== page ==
Photographs Ebooks Catalog
The movement toward a professional approach to making and selling pottery has continued to develop and be refined. Following the formation of the Catawba Cultural Preservation Project, a number of the potters began to have business cards printed. I have produced fliers for a number of the potters. Some of these have been professionally printed on colored paper and illustrated with photographs. Today master potter Caroleen Sanders has her own Website. The Preservation Project also has its own Website. Some of the potters have cell phones so they will not miss a customer's call and also provide a telephone answering machine message in both Catawba and English with a background of tribal music. The practice of demonstrating pottery has become a given for these potters. They look for opportunities to gain this kind of exposure. They constantly search for ways to promote their wares. Indeed, the concept of peddling has been replaced by that of promotion.
The Catawba are secretive about their clay sources. Few outsiders interested in the tradition are taken to the clay holes. Fewkes, for one, was never shown the pan clay source (Fewkes 1944 73). According to Carrie Garrison, who had a long interest in the Catawba dating from the early 1900s, the clay holes have always been a carefully guarded secret (Carrie Garrison, interview, 27 January 1977, BC). In the mid-1970s, when Allen Stout of the Schiele Museum shot a documentary film on Doris Blue's work, he wanted to show the potter digging clay. Doris Blue was keenly interested in helping Stout, yet she was reluctant to divulge the location of the clay holes. As a result, Doris Blue took the camera crew to the river bottoms by a long and deliberately confusing route (Allen Stout, interview, 1977, BC Stout 1989). Today, when photographs of the Indians digging clay appear in the press, these still shots are actually staged at locations far from the clay source. The real clay holes, as a...
39 Age -+ Thompson, Hesperia 3,1934, p. 324, A 53, fig. 8 p. 343, B 39, fig. 23 p. 417, E 127, fig. 100. Kerameikos Braun, AM 85,1970, p. 136, no. 23 p. 141, nos. 90-92 p. 143, nos. 108,109 p. 145, nos. 118,119 p. 148, no. 139 p. 155, no. 178 comparative photographs pi. 82 2 and 3.
Editorial Assistants Kathryn Armstrong Peck Kimberly A Berry Julia Gaviria Deborah Griesmer Benjamin Safdie
MANUSCRIPTS and all communications for the editors should be addressed to Professor Naomi J. Norman, AJA Editor-in-Chief, Department of Classics, Park Hall, University of Georgia, Athens, GA 30602-6203, fax 706-542-8503, email nnorman aia.bu.edu. The American Journal of Archaeology is devoted to the art and archaeology of ancient Europe and the Mediterranean world, including the Near East and Egypt, from prehistoric to Late Antique times. The attention of contributors is directed to Editorial Policy, Instructions for Contributors, and Abbreviations, AJA 111 (2007) 3-34. Guidelines for AJA authors can also be found on the AJA Web site (www.ajaonline.org). Contributors are requested to include abstracts summarizing the main points and principal conclusions of their articles. Manuscripts may be submitted electronically via the AJA Web site hard-copy articles, including photocopies of figures, should be submitted in triplicate and addressed to the Editor-in-Chief original photographs,...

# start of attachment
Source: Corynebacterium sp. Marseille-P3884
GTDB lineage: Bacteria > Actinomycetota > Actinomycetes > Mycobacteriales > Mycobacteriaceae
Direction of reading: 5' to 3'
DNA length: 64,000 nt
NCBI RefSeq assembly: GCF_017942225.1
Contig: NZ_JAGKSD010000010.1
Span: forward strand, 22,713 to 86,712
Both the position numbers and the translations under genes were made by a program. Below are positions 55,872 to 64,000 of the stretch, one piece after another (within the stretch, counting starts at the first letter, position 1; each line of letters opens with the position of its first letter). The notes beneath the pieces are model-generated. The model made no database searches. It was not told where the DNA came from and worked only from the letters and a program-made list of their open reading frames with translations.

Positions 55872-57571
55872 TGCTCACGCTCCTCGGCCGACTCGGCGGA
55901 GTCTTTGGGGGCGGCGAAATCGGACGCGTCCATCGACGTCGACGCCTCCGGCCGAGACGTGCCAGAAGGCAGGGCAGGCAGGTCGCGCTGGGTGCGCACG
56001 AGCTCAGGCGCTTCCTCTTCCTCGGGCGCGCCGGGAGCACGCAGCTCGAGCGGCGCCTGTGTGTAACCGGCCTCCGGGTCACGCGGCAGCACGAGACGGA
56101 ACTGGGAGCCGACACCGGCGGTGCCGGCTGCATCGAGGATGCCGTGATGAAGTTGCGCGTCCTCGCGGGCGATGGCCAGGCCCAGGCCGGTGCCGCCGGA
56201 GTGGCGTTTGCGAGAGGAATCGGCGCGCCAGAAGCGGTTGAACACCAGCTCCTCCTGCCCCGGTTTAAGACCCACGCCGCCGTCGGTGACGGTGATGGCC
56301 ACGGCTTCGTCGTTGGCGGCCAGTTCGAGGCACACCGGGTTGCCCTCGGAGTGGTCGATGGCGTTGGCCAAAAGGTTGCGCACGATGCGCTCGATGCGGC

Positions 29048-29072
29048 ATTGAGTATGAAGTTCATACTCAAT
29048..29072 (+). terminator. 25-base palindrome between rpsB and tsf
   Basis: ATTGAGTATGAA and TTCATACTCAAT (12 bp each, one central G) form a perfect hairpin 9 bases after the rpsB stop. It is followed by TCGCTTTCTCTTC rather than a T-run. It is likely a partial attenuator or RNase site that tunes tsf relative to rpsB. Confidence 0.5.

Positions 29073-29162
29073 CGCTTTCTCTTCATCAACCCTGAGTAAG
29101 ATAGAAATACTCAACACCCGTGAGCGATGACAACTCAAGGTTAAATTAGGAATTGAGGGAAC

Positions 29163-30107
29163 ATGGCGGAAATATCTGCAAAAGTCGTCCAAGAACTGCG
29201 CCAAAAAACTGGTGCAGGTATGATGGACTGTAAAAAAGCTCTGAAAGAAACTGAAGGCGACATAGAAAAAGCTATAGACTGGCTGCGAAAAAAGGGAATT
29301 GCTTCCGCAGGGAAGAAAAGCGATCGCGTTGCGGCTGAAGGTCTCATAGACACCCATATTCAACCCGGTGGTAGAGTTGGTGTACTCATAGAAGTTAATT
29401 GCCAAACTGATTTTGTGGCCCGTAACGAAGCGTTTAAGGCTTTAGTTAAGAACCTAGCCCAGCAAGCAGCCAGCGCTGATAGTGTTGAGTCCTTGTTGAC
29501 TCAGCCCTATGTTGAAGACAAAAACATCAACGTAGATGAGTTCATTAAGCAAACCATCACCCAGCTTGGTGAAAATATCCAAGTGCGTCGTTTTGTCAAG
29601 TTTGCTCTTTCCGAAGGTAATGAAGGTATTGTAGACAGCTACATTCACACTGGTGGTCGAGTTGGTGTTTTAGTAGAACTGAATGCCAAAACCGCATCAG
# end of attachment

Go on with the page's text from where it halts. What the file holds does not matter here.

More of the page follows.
Also a list of the sources of the type drawings of white Cross-lined pottery, with sequence dates when known and the same for Black-incised pottery. Below are references to a few more types, so far as they can be distinguished in the photographs of Mahasna, by Ayrton and Loat, and four copies of the unusual types. The curved spray in 498 is unique the figures of women with a fringe girdle in 100 K are very rare the vase with animals along the length of it, is unique and the hippopotamus hunt is very rare, see type 5 m.
20 to 25 Catawba Indians, preferably healthy purebloods, to populate a demonstration village. The Exposition officials offered transportation and a remote location in the fairgrounds. It is difficult to say if the location was a Catawba idea or chosen according to the wishes of the Exposition organizers. The result was that the Indians were housed away from the core exhibitions. During their stay, the Catawba were to support themselves from pottery sales. Of those who might have gone, only Epp Harris left a record. Georgia Harris recalls seeing a photograph of him taken at the Exposition. He was in full Indian regalia (Georgia Harris, interview, 12 August 1980, BC). This and other photographs documenting the event have yet to be located. Harrington's photographs provide the most insight into the earliest pottery demonstrations (Harrington 1908). The Brown family staged each step in the pottery-making process for the camera. In effect, Harrington, though he was a scholar from one of...
Occasionally it has been necessary to include in the catalogue a vessel of which the examples from the Demeter Sanctuary were not worth inventorying, because complete examples from elsewhere at Corinth were already inventoried. Such pieces were numbered with the lot number and a continuous number (1960 1 or 73-99 1), in order to identify photographs and drawings, and returned to the lot for storage. Catalogue entries for such pieces are usually limited to place of finding and description of fabric.
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